By Aaron Reiss
By Angelica Leicht
By Dianna Wray
By Aaron Reiss
By Camilo Smith
By Craig Malisow
By Jeff Balke
By Angelica Leicht
"We feel that a corporation whose chief motive is profit won't be hiring the people with the right skills, and won't pay well enough to attract people who are trained enough to know what welfare recipients need and what they can get," says the TSEU's McCray. Her union represents some 5,000 public workers who could lose their jobs to private firms. "We envision people getting $7 an hour with few benefits and no training, under pressure to push through as many people as possible and give out as few benefits as possible."
Meanwhile, state Representative Hirschi worries that for-profit firms may leave rural and special needs clients out in the cold: "There's some concern that these for-profit companies would tend to skim those that are most easily employable," says the Wichita Falls legislator, "and would be less interested in taking care of special needs clients, who we worry would fall through the cracks."
Not so, retorts Health and Human Services' Stuart, who insists there is "absolutely no financial incentive" for corporations to reduce benefits or deny recipients. But he can't document exactly how the state will ensure this -- details of the program are being kept confidential. Stuart concedes, however, that "efficiency" innovations will involve layoffs: "The majority of the savings are in personnel."
Promoters say TIES is a benign efficiency measure that will improve access and reduce duplicative paperwork. But the project's expansiveness -- simultaneously integrating and privatizing cash assistance, food stamps and Medicaid programs -- may be its downfall. In its rejection of the current TIES plan two months ago, the Clinton administration cited federal laws requiring that food stamps and Medicaid be handled by public "merit system" employees. Several Republican congressmen from Texas -- including Bill Archer, Dick Armey and Larry Combest -- are now lobbying the House Agriculture Committee in an attempt to privatize food stamp programs.
The Clinton administration was careful to leave an opening for future TIES approval. After all, Clinton's 1996 welfare reform law enables -- some say encourages -- privatization of cash assistance programs (now called "Temporary Assistance for Needy Families," or TANF). In their May letter to McKinney, federal authorities said that "with respect to the administration of TANF, [Texas] can use non-public employees without limitation."
Following the federal rejection of TIES and mounting opposition in Washington and Austin, the Legislature revamped the program in its recently completed session -- retaining its goals while changing its ways. The new law creates a TIES legislative oversight committee, which, along with the Legislative Budget Board, will participate in the design and approval of the new program -- loosening somewhat the Council on Competitive Government's once-tight grip on decision-making about welfare reform.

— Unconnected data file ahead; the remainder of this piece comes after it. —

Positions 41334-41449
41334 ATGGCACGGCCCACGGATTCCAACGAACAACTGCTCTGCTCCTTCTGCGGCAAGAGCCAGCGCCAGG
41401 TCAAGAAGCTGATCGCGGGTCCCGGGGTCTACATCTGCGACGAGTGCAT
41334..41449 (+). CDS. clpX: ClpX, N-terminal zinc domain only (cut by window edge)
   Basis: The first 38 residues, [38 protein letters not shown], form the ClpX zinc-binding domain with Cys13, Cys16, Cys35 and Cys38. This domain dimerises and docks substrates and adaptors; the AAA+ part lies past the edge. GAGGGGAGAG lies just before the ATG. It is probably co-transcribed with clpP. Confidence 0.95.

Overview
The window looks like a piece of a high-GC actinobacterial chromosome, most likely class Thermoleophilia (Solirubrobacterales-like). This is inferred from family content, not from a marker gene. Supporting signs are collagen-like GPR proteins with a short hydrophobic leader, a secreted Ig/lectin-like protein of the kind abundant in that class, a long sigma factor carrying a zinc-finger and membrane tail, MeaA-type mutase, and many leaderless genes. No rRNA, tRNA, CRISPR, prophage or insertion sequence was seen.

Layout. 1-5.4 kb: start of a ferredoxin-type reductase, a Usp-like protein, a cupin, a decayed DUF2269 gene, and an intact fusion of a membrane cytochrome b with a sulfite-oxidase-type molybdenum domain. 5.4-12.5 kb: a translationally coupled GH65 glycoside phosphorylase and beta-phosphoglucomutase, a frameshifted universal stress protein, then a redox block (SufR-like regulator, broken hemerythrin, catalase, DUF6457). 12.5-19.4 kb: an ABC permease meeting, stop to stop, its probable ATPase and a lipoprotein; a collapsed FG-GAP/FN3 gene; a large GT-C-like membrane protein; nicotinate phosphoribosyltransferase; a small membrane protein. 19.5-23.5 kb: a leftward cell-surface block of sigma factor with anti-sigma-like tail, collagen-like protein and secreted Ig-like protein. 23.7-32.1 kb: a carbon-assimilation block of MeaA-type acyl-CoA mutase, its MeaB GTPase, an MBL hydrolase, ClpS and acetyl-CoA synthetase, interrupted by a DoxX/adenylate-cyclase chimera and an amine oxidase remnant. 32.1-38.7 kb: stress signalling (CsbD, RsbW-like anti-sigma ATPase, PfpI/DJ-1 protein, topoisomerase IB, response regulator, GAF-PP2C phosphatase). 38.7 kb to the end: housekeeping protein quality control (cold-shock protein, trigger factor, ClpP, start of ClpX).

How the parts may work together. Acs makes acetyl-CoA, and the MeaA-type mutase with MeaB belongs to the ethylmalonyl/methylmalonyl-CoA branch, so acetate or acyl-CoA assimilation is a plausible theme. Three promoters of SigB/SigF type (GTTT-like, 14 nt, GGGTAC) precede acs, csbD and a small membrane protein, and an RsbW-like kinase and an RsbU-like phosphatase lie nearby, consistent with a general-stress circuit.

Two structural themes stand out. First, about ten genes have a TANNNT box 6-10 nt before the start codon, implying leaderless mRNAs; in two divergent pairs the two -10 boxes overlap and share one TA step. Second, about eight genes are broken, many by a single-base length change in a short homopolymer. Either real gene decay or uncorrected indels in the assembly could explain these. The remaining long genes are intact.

"We were not looking for a wholesale outsourcing of the entire social services system in Texas without legislative approval," says state Representative Garnet Coleman, a Houston Democrat who co-sponsored the House version of the bill. Coleman says the new law was an attempt to bring "balance" to the process and to address the "appearance" of favoritism by the Bush administration toward Lockheed IMS.
Yet the future scope of TIES under the new law remains uncertain -- and subject to varying interpretations as long-standing opponents gird themselves for the latest battle in Texas's welfare war. Those opposed to privatization say this June's reforms -- including an explicit requirement of federal approval for any new program -- will likely diminish TIES. But backers of the original plan insist the law enables TIES to expand, not shrink.
Unions and public-interest groups hope the law will downsize the corporate outsourcing efforts. In particular, they cite the measure's stipulation that TIES planners give priority to computer-system changes, saying that such a provision shifts the emphasis away from the sweeping privatization of human services contemplated previously.
Levy and others also praise the law for requiring strict cost-benefit analysis of privatization and for ensuring that quality of service be weighed along with cost-cutting. "Before, the only real consideration was money -- the contractors making it and the state saving it," says Levy.
Yet despite the new priority on computer acquisitions and oversight, the bill still allows the state to fully privatize its welfare eligibility review system. Stuart says the new and improved TIES retains its original goal: "to streamline and integrate the system. The bill leaves open-ended the question of privatization." Rather than paring down TIES, Stuart says, officials are "looking at broadening the scope to include service delivery." Stuart downplays the outsourcing issue, insisting, "The goal has never been privatization. It's really just a tool, one of the methods to get there. The goal was never, 'Let's see how much we can contract out.' "
Equally disturbing to critics is the shroud of secrecy surrounding TIES -- a problem they say is inherent to privatization.
"There is an enormous amount of misinformation that results in recipients being disqualified," says Bruce Bower, staff attorney with the Texas Legal Services Center in Austin. "This will be exacerbated by private corporations. Rather than state officials accepting responsibility, they'll say it's the contractor's problem, it's not our doing."
Indeed, the companies held their plans close to the vest. And federal and state agencies refused to provide details of the soon-to-be-privatized programs, claiming this would ruin the competitive bidding process.